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High-Risk Situations: How to Cope When Recovery Gets Tough

Recovery happens. It takes a lot of smaller life changes to change the big picture of your life.

Recovery must be practiced every moment of the day and that is why it can be tough some days. A first step in making those small life changes is recognizing your high-risk situations and doing your best to avoid them. Here are a few ways to identify, recognize, and avoid your high-risk situations when recovery gets tough.

There are a few common triggers that can put you in a high-risk situation. Identify them with the help of the acronym HALT:

Hungry: Throughout the day we get caught up in all that we have to get done and eating right often slips our minds.

Angry: Having a hard day at work or long commute can often leave you feeling angry and annoyed.

Lonely: Whether you feel isolated or have no one that can relate to how you are feeling or going through can leave you feeling very alone.

Tired: Long work hours, unrestful sleep, and a myriad of other life events can make you very tired.

A combination of these, especially at the end of your day, can leave you vulnerable to strong cravings of your past life. Combat these situations through means such as meal prepping the night before to allow you to have a proper lunch and healthy dinner to satisfy your hunger. Seek relaxation methods and techniques to help you cope with anger. Join a support group where you can be surrounded by individuals who understand you. Lastly, try getting a better night sleep by going to bed earlier or avoiding T.V. and other devices late at night.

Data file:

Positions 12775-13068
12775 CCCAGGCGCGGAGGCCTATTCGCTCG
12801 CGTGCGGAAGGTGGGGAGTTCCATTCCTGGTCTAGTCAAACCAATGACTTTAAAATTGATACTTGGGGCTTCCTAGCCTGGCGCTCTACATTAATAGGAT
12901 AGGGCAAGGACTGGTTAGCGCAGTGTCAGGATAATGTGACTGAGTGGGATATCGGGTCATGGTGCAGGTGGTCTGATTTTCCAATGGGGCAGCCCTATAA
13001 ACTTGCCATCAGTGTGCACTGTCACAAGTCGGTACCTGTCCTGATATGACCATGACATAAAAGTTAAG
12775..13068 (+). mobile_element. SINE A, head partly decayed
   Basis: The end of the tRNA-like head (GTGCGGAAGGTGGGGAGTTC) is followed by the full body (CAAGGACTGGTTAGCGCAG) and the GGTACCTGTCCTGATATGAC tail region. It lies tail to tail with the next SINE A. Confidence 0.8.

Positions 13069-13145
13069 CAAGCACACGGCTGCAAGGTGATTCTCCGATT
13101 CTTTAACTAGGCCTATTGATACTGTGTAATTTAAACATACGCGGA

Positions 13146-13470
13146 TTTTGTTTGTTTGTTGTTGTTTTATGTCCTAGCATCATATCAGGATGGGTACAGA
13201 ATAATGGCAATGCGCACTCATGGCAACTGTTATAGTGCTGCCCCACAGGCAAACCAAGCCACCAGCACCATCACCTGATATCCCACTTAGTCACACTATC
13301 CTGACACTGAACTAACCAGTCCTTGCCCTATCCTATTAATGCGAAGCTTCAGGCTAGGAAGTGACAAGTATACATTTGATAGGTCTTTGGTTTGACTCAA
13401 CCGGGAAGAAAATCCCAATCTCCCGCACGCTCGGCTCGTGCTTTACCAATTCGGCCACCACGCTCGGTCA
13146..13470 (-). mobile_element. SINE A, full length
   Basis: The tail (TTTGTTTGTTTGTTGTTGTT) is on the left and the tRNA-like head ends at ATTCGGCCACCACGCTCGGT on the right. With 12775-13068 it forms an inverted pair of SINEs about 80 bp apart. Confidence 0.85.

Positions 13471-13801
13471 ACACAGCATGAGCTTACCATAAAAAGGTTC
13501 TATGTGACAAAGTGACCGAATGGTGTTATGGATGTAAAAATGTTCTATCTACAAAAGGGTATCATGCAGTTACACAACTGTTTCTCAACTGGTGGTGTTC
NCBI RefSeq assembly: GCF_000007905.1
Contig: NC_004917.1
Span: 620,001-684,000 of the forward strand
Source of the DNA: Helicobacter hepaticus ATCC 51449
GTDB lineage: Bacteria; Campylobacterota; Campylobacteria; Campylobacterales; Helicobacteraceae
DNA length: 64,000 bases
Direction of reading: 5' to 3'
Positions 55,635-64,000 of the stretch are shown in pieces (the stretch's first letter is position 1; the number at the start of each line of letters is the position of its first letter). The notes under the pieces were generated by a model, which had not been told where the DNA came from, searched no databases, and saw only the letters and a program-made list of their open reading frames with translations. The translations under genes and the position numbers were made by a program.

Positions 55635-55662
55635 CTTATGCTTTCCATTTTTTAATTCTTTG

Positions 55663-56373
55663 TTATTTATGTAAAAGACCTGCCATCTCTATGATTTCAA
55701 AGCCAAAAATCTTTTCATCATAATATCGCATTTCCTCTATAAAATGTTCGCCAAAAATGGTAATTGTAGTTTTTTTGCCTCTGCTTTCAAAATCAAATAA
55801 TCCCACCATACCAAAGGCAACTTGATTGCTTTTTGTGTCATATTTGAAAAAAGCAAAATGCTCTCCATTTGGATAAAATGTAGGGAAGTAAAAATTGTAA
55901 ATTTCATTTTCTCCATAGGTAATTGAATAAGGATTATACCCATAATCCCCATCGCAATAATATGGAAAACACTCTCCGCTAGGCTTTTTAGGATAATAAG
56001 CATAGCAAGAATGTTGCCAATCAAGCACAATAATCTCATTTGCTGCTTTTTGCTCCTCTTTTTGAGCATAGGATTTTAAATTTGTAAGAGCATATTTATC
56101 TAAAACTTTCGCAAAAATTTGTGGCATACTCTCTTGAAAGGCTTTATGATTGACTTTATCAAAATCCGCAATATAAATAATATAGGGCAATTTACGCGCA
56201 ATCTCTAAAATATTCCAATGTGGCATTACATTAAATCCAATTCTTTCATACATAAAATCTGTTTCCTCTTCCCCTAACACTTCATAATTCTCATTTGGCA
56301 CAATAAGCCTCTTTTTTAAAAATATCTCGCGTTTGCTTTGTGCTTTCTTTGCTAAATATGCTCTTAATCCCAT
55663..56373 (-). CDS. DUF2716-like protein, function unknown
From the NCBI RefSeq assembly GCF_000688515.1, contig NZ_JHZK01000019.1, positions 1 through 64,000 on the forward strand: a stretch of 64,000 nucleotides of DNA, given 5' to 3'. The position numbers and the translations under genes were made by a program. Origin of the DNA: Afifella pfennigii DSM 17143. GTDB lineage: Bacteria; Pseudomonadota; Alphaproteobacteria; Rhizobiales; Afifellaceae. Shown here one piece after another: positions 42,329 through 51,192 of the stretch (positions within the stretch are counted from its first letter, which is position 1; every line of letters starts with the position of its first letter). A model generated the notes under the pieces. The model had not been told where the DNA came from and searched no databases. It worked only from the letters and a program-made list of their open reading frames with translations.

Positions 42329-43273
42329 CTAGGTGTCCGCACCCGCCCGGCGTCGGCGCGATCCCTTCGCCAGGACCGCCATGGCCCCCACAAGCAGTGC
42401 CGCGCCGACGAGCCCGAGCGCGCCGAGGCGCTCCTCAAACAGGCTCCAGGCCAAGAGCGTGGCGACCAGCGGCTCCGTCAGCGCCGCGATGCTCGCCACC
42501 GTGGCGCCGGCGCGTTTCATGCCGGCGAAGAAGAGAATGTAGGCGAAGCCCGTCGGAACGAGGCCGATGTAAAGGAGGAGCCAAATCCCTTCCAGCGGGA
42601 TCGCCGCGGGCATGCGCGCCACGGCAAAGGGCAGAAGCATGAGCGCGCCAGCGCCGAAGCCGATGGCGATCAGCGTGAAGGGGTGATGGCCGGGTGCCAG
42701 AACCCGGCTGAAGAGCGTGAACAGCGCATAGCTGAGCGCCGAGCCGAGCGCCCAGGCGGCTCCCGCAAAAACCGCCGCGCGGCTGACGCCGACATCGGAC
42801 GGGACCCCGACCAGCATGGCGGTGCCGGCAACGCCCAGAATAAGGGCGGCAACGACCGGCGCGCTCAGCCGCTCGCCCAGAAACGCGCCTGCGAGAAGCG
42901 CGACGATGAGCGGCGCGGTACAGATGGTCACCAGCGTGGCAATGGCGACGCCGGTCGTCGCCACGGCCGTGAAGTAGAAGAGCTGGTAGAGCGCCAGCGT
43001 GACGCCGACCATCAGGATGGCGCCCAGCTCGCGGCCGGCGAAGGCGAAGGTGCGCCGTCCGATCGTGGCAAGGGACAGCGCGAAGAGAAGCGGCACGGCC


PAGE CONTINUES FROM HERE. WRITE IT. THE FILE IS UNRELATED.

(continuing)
Not only do your physical tells lead you into high-risk situations but so can people, places, and things. People who you have used with or are related to your use should be avoided along with those who make you want to use to avoid conjuring up old habits. Places where you have used or where you obtained your drugs or alcohol should also be avoided for the same reasoning. And lastly, things that can remind you of your using can trigger a craving. Through recognizing these you can do your best to avoid when possible but more importantly it can prepare you and not allow you to get caught off guard, but allowing you can control your urges.

Making a list of your specific high-risk situations is highly recommended. Use this list to bring with you to meetings. Once discussed your counselor or peers may help you in identifying other triggers you may have not even thought about. Most importantly though, keep your list handy. Read it frequently as a reminder. Use it to help you cope when recovery gets tough. One day it might save your life.

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